A waste disposal firm has stepped into the row over hard-to-recycle products by demanding a tax on plastic drinking straws.
The firm, BusinessWaste.co.uk, says manufacturers should revert to old-style paper straws, which biodegrade.
Plastic straws were described as “the ultimate in human wastefulness” by the firm.
It follows news that the most hated products for recyclers are Pringles and Lucozade Sport.
BusinessWaste’s spokesman Mark Hall said: “A plastic straw has a lifespan of around 20 minutes, and then it’s thrown away.
“Where recycling facilities exist, most pubs and bars don’t bother separating out used straws to recycle because it’s fiddly, and – frankly – they’ve been in the mouth of a stranger.
“They are pretty much the ultimate in human wastefulness, and a problem that can so easily be solved with very little effort.”
The firm suggests a 5p plastic straw tax, in the footsteps of the plastic bag tax, which has radically cut the use of single-use bags.
‘Paper straws outdated’
It also takes aim at adults who use drinking straws. Mr Hall added: “Face the facts, you’re not eight years old. Only kids need a straw with their fizzy pop. Why on earth do you need a straw in your G&T?
“The same goes for the little paper-plastic umbrella in your cocktail. They rank with Christmas cracker treats as the most pointless invention known to man.”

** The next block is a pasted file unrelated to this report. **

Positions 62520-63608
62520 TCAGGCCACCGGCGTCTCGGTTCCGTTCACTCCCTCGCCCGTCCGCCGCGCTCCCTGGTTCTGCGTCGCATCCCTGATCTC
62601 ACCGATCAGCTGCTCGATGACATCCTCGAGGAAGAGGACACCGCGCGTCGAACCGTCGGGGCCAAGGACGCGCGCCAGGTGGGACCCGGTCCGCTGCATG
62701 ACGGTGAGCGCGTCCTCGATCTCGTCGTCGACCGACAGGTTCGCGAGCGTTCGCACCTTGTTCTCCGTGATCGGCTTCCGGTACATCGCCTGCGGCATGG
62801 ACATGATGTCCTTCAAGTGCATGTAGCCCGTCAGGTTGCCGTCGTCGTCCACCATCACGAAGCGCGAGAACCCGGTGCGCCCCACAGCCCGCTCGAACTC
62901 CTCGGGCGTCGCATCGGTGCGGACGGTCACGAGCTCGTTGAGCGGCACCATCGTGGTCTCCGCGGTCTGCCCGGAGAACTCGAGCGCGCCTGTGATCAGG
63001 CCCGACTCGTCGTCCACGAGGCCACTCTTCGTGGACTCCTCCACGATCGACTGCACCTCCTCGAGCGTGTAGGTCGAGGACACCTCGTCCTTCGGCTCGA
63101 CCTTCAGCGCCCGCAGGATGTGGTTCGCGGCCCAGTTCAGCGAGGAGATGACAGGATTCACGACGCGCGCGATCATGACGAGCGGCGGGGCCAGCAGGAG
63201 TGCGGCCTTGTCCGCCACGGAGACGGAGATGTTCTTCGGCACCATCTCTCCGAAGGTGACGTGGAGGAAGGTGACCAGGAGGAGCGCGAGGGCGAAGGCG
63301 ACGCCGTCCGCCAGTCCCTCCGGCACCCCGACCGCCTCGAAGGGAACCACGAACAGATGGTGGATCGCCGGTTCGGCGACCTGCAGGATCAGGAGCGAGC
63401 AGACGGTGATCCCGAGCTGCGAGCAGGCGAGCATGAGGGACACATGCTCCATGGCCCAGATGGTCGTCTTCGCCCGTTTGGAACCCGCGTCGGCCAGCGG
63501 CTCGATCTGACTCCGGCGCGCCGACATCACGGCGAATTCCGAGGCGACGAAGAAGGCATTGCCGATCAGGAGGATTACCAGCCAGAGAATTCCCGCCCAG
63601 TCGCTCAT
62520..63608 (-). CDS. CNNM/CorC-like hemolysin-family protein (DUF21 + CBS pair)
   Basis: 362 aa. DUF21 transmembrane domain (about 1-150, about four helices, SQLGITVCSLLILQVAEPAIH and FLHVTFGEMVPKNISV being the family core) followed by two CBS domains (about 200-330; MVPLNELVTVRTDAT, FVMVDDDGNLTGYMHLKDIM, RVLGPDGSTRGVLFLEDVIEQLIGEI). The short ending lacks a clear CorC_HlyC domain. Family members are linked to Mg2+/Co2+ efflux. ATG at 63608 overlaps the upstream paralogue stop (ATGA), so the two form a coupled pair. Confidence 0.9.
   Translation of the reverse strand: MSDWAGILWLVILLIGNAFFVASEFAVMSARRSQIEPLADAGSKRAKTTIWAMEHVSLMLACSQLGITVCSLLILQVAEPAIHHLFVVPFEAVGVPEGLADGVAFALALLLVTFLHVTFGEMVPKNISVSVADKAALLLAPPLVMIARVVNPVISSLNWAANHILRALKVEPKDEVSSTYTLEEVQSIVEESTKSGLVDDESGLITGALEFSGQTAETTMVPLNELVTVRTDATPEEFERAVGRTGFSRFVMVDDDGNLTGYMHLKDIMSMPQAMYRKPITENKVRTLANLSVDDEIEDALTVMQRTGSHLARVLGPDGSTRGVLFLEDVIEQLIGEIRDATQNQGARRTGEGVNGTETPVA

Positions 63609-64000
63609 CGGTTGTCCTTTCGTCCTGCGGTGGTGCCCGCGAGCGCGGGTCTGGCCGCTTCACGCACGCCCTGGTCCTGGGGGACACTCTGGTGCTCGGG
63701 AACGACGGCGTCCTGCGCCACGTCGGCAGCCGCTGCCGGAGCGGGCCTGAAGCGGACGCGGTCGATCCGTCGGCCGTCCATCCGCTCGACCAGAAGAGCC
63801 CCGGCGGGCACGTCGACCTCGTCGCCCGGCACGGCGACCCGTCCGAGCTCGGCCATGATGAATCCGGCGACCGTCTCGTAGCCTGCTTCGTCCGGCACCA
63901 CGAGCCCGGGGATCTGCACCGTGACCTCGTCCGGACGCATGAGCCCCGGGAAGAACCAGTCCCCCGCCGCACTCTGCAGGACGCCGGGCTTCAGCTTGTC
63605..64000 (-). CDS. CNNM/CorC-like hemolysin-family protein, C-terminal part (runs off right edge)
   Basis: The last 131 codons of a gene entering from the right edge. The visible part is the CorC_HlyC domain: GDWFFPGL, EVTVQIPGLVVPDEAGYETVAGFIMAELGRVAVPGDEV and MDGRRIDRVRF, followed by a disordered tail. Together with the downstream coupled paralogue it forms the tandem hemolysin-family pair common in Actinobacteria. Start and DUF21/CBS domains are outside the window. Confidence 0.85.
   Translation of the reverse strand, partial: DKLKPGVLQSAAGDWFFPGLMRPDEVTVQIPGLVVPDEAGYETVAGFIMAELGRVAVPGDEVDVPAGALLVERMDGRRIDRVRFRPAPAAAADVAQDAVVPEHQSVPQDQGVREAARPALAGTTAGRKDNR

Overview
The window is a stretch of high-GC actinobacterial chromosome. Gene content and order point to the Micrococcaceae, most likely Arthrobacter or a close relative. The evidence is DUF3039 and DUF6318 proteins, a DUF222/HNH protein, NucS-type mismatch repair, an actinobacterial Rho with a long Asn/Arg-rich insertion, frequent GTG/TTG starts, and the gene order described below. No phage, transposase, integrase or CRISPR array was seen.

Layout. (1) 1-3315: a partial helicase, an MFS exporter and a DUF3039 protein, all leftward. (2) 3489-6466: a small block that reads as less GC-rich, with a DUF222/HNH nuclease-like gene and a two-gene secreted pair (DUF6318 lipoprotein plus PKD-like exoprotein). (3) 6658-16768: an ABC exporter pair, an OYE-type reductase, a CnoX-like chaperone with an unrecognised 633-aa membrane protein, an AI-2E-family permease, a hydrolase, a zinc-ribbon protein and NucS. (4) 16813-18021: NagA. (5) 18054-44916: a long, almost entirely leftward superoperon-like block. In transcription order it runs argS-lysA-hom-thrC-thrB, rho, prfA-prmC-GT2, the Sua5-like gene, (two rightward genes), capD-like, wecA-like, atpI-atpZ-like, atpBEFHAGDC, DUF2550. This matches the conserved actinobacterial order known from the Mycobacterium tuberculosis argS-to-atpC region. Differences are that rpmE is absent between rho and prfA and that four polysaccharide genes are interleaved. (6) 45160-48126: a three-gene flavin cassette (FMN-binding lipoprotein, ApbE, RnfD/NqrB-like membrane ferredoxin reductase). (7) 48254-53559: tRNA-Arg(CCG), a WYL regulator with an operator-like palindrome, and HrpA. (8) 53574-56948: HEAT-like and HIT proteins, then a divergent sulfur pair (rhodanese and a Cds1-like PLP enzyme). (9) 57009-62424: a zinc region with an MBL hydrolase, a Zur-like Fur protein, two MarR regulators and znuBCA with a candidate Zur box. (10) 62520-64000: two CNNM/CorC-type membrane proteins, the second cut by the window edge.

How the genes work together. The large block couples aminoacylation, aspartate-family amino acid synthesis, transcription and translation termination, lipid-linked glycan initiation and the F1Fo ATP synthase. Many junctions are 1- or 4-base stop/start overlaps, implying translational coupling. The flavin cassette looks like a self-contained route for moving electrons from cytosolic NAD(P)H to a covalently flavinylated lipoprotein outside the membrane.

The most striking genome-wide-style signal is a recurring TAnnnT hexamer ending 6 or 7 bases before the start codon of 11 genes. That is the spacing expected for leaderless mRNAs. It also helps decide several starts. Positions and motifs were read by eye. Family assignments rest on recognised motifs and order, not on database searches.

Charles Sellers from Inn Supplies, a firm which provides straws for caterers, defended their use. “Paper straws are outdated – they’re not so aesthetically pleasing.”
He added: “Anyway, some of the paper straws aren’t easy to recycle because they’ve got a polyethylene lining.”
A plastic bottle tax was considered by the government earlier in the year but abandoned after manufacturers pointed out the costs in establishing proper recycling schemes.
Last week BBC News named the five products that most upset recycling firms because they are hard – or impossible – to recycle.
It included Pringles, Lucozade Sports, black meat trays, cleaning spray bottles and whisky bottle cartons.
Prince Charles launched a campaign for new recyclable designs for common products.
One item praised by competition organisers was a Japanese product – Drink Yoghurt – which has a slot in the side of the carton to contain the small straw.
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